Why has Strat not only survived, but thrived through the years? Hal – We combined play value and realism. Too much of either would be detrimental. Many games have been realistic but destroyed play value. Strat walks that line. Our game is fun to play, and is very realistic.

Say Strat-O-Matic was going to issue a new baseball set – say the 1947 season – how do you go about creating it? John – I’ll start with the data from Retrosheet/Baseball Reference. We then go to the individual boxscores to create left/right ratings, add sacrifice flies, etc. I go through issues of The Sporting News and research fielding, injuries, hit and run and bunting ratings and just overall scouting.

Hal – I used to do 100% of the reading/scouting on the older players. My favorite season to research was 1911, a Deadball season. In 1911 Ty Cobb and Joe Jackson were both .400 hitters. I noticed that Cobb and the Tigers faced many more lefthanders than Jackson and Cleveland, which makes his final batting average even more impressive.

Nap Lajoie was known to be among the league leaders in putouts and assists at second base. In my research I found that he literally called players off of grounders so he could field them, inflating his stats.

Another instance of interesting research was when I was preparing the 1930 season. Hall of Fame lefthander Carl Hubbell was known for his very effective screwball. Our research indicated that he did not throw a screwball in 1930. Throughout his career, he was consistently more effective against right-handed batters than lefthanders. Not 1930.

You can’t just use the numbers; research and scouting are essential to making an accurate card set. So, 1911 is your favorite card set you’ve produced? Hal – Yes. I was enamored with the older players. I received a book at age 9 on Hall of Fame players and loved it.

What is the hardest skill/attribute of a baseball player to replicate on a Strat card? John – Defensive ratings take a lot of time. We refer to the stats, as well collecting notes from scouts who watch the players daily. Once we pull that together we hold the “klatch”, which consists of Hal, Len Schwartz, Glenn Guzzo and myself. We just the sit in a room and hammer the fielding ratings out. We sometimes argue and yell, but in the end come up with very accurate ratings. It really is great fun.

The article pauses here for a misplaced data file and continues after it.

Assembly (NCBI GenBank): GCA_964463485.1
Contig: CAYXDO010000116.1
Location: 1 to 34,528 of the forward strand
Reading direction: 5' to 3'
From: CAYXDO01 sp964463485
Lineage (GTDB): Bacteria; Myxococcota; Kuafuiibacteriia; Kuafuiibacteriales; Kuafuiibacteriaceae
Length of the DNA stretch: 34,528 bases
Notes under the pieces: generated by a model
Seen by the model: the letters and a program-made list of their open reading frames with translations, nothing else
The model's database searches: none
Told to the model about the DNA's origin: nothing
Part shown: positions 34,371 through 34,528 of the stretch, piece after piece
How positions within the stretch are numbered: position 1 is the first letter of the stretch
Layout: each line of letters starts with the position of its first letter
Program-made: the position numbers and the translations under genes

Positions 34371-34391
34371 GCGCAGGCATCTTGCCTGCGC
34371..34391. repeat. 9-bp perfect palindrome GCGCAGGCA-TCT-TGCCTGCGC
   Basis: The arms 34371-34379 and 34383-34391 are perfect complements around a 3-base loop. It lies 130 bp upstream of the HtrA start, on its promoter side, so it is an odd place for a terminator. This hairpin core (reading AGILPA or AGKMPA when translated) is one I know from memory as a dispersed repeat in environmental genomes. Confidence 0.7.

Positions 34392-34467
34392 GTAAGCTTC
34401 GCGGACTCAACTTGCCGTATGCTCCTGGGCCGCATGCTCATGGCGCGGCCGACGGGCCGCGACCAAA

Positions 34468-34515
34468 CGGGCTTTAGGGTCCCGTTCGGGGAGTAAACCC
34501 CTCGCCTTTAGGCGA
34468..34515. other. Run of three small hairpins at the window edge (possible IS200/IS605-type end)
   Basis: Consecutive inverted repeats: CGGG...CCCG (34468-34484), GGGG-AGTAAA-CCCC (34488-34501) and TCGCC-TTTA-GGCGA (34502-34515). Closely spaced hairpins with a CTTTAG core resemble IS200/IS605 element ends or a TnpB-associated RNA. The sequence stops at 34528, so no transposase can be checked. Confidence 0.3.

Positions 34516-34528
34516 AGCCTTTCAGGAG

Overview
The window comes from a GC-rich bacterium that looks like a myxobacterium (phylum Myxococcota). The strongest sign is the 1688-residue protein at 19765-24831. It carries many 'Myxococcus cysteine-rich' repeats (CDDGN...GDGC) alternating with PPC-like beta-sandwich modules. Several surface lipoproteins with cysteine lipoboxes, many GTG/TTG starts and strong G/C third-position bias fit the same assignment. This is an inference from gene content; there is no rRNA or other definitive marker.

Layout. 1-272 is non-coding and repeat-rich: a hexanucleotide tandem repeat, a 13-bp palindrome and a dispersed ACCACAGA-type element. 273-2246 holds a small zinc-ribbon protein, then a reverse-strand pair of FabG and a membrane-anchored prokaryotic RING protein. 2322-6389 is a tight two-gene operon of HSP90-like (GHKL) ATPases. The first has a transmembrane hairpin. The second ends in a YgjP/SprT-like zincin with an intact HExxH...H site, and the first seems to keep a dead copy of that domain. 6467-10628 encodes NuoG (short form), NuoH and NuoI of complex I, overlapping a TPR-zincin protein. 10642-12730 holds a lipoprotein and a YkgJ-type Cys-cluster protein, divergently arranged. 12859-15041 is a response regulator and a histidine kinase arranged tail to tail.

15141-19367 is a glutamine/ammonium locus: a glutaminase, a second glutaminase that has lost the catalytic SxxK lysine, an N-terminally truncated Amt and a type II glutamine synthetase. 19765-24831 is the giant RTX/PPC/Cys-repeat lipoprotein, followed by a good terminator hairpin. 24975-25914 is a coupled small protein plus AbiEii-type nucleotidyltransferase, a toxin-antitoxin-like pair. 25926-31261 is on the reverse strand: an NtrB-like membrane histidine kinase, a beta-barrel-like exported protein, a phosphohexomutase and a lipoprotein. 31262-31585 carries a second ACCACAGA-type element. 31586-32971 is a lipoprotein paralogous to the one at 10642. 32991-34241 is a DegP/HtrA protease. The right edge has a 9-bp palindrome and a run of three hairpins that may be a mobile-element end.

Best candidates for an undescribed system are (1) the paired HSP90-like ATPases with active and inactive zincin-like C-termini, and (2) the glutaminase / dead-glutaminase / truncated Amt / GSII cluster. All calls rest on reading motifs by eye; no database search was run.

In 2016, Strat introduced pitcher injuries to the game. How did you work through that process? John – This was something I had wanted to do for a little while. We did lots of playtesting on the computer, reviewed different systems, and did more playtesting.

What is the most exotic place you have mailed a Strat-O-Matic game? Hal – We had a customer in Kashmir who used to order games. While we do have customers in Europe and Japan, our primary customer base is in US and Canada.

John, what do you enjoy about your job? I’ve played Strat since I was 10-11 years old. I attended the 50th anniversary event as a customer. I love this game. To have a part in producing this is very gratifying. Strat has been my passion since even before becoming an employee.

Hal, what has been the most gratifying part of your work at Strat-O-Matic? Putting the Negro League set together. We worked with about 10,000 boxscores and formulated ratings from them to bring those players to life. The top level Negro League players were an amazing group, just as good as Major League players. Putting together the cards was really something. It was really important for the baseball public as well to see how good these players really were.

I can’t tell you how much I enjoyed this time. Hal (he insisted I call him Hal) was friendly and spoke with great passion and enthusiasm about his years with the game. What a thrill to speak with the gentleman responsible many hours of my enjoyment through the years.

John was so generous with his time not only during the interview but with follow up questions afterwards during this busy time of the year. I found his insight on creating the cards to be really interesting.

It’s great when you find a product you really like, and really like the folks behind it. Thanks to both for taking the time to sharing with myself and our readers.